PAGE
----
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What is the difference between arbitration and litigation?

| Oct 8, 2020 | B2B Commercial Law |

While many people immediately think “litigation” when they imagine two parties having a business-related dispute, it is actually advantageous for everybody involved to avoid litigation in the majority of situations. Litigation can be time-consuming and costly. Plus, you run the risk of ruining otherwise-positive business relationships by resorting to litigation.

Many times, disputing parties try to solve their problems by turning to mediation or arbitration. Both of these approaches are superior to litigation in certain circumstances, but they are different from each other. As per FindLaw, a major difference between mediation and arbitration is that mediation is nonbinding and arbitration is typically binding.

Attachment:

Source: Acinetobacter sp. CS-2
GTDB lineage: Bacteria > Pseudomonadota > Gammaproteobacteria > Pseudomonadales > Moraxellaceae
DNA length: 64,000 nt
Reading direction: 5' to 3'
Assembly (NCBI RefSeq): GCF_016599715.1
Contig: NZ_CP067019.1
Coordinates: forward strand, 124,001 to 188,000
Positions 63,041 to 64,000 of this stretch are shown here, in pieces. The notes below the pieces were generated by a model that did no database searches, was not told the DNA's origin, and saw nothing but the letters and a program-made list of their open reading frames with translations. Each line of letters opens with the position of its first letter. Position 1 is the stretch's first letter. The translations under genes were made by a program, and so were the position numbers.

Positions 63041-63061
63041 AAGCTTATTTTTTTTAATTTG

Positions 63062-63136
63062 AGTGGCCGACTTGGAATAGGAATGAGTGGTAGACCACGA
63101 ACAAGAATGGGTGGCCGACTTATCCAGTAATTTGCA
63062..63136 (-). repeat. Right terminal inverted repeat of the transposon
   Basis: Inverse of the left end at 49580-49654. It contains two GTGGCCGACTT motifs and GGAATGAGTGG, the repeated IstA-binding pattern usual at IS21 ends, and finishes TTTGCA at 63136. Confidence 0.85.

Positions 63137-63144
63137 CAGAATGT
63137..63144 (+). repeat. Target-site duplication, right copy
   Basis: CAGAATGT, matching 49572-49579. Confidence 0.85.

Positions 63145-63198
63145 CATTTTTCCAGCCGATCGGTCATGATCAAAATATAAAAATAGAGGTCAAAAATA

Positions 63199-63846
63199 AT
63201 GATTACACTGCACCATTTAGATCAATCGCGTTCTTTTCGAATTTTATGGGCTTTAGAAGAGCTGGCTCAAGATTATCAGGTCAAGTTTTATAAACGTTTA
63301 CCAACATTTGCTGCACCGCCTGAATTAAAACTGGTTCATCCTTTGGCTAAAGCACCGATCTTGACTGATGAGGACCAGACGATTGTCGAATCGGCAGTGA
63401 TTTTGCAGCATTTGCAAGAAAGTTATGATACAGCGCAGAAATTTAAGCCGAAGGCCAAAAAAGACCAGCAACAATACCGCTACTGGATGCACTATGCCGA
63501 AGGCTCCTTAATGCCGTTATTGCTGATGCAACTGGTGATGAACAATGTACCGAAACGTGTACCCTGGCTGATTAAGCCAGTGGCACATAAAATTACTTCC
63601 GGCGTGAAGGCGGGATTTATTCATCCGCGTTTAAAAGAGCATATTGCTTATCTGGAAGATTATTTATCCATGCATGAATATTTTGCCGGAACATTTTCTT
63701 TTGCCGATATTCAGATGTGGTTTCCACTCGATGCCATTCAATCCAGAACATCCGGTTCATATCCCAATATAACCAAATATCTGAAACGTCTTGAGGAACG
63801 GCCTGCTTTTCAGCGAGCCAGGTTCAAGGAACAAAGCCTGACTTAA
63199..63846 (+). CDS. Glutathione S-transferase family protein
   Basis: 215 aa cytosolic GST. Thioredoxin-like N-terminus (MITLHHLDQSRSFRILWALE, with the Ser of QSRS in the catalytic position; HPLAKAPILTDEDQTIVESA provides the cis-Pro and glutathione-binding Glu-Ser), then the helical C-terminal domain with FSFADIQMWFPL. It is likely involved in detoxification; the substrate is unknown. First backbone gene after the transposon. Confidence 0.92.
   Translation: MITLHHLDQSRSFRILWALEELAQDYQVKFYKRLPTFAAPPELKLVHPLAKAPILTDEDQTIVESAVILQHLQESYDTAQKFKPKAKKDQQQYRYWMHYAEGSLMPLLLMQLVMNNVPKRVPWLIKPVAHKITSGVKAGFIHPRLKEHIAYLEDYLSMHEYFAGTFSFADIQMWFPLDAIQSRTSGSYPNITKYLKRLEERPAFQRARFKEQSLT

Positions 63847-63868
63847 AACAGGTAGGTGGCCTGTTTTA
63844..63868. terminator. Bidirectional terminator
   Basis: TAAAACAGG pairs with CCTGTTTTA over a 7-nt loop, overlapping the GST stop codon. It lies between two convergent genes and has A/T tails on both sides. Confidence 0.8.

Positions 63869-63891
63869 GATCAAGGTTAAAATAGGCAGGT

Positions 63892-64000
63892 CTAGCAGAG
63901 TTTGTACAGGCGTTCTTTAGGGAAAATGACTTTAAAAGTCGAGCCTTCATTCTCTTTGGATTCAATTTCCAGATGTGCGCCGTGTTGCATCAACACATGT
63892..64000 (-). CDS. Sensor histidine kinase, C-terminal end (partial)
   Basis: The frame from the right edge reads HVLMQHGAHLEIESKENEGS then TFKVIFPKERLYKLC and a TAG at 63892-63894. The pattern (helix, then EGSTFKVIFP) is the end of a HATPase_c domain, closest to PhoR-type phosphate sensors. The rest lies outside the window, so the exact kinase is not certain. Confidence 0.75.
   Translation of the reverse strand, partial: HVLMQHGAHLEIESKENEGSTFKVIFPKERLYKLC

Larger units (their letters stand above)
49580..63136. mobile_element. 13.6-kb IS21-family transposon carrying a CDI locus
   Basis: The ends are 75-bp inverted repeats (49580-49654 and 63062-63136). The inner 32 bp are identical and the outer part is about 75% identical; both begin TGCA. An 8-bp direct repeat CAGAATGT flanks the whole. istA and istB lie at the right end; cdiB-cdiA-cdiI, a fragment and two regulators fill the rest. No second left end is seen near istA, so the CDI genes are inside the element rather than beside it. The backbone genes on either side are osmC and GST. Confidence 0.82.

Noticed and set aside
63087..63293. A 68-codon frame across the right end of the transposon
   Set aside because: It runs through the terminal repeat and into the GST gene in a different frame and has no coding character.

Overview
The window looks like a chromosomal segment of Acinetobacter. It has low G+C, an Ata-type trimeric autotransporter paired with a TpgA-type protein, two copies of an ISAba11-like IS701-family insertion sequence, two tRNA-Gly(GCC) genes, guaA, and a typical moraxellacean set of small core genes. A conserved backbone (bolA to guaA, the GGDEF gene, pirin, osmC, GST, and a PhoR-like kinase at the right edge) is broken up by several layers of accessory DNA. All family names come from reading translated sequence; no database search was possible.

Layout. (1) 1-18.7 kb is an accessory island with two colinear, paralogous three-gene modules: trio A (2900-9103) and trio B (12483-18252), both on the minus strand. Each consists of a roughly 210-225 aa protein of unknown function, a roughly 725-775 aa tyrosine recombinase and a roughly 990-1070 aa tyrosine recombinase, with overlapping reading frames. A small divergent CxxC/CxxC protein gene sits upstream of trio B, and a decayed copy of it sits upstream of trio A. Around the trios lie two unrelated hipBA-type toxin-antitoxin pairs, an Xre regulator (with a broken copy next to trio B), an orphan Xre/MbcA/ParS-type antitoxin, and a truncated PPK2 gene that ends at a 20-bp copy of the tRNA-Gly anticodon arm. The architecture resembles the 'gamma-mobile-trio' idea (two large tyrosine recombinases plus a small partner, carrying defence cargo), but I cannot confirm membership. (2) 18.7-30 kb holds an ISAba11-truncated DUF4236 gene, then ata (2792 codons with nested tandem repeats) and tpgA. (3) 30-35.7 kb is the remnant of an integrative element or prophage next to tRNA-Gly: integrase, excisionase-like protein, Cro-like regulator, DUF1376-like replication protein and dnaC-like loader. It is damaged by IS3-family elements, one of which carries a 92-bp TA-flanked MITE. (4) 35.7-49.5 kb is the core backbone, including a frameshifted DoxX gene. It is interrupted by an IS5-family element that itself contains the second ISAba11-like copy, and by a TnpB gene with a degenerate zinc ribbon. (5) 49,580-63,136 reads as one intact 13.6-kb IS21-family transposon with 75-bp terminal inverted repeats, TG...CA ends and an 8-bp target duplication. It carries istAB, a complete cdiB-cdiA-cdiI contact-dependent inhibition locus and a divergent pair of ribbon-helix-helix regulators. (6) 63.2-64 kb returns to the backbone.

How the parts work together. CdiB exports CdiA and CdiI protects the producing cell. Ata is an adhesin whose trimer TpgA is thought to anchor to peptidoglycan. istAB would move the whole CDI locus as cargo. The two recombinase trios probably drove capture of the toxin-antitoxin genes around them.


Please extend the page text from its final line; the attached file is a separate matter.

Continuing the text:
What is mediation?

Mediation features a neutral mediator guiding the two disputing parties through a conversation regarding the dispute. The mediator does not make any final decisions regarding the situation. Rather, the purpose is to encourage both sides to talk to each other and reach a settlement of their own accord with the guidance of the mediator.

Mediation is not binding. This means that if one party or the other is not happy with the eventual settlement, or if the parties do not agree upon a settlement, the case may still end up in court.

What is arbitration?

Arbitration is more similar to litigation. In some arbitration situations, the parties agree on a single arbitrator, and in others, there is a panel of arbitrators. Much like in court, the parties make their cases to the arbitrators. Then, the arbitrators make a decision on the case.

Whichever route you take, it is important to remember that arbitration is binding. This means that the decision of an arbitration panel is very difficult to overturn. Selecting the right method for resolving differences may differ depending on your circumstances.